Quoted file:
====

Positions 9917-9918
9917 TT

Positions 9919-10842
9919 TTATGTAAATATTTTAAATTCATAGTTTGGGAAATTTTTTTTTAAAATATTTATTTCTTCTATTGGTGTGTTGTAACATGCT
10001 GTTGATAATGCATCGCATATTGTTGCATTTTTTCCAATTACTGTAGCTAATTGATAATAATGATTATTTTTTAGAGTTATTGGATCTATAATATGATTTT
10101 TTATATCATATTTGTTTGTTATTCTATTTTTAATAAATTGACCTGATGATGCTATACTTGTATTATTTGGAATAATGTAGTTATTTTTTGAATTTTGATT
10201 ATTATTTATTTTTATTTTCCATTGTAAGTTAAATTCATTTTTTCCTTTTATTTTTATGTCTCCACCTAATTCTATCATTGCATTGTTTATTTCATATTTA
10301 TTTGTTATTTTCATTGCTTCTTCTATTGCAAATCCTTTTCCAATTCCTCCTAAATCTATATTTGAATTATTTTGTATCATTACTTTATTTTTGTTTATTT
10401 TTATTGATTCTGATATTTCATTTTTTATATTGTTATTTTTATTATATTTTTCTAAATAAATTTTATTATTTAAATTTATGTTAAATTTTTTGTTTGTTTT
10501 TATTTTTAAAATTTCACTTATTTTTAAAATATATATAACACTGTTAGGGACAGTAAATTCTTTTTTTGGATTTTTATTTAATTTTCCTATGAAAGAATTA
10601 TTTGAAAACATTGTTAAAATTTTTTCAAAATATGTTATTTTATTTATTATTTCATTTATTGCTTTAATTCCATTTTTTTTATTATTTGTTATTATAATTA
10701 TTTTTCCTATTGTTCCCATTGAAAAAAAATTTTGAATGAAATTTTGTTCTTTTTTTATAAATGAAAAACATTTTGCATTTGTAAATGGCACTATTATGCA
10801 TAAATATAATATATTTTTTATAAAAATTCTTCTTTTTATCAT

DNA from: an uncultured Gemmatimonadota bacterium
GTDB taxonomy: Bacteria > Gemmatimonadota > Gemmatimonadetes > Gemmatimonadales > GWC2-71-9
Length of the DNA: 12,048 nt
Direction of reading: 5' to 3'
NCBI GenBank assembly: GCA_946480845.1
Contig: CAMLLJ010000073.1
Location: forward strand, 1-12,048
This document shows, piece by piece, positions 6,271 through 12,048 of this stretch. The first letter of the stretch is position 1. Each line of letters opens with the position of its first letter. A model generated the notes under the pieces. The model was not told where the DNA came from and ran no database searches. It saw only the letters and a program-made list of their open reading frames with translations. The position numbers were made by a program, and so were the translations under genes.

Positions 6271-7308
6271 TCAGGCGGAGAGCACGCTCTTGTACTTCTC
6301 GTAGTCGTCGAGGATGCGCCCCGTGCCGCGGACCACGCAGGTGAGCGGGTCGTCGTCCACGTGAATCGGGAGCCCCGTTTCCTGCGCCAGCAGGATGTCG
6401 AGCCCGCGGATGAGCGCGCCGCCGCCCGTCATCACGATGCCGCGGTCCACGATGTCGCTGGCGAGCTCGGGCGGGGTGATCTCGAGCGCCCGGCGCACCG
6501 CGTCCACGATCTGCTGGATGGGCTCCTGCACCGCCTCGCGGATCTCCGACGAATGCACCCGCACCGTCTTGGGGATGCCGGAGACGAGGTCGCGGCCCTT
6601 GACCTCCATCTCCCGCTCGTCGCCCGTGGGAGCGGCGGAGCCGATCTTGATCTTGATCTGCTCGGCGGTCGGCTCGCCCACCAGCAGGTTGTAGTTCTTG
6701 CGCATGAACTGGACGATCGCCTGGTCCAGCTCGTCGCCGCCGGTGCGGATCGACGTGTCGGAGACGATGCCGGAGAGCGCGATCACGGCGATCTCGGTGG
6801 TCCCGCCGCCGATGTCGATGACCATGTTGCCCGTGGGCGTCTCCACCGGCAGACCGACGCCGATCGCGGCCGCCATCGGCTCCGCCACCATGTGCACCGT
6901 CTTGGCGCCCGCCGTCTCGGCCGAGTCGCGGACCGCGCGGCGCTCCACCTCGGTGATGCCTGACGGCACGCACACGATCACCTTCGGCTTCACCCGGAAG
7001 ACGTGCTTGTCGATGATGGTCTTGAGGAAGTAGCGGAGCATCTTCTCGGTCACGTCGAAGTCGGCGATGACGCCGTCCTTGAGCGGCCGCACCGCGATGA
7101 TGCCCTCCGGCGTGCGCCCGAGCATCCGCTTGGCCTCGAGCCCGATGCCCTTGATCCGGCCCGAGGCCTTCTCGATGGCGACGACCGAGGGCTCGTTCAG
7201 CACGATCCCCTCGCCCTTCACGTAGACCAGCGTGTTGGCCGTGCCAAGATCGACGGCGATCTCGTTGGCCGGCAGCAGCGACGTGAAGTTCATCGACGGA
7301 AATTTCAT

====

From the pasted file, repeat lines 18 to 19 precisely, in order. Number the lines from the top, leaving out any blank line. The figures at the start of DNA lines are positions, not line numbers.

NCBI GenBank assembly: GCA_946480845.1
Contig: CAMLLJ010000073.1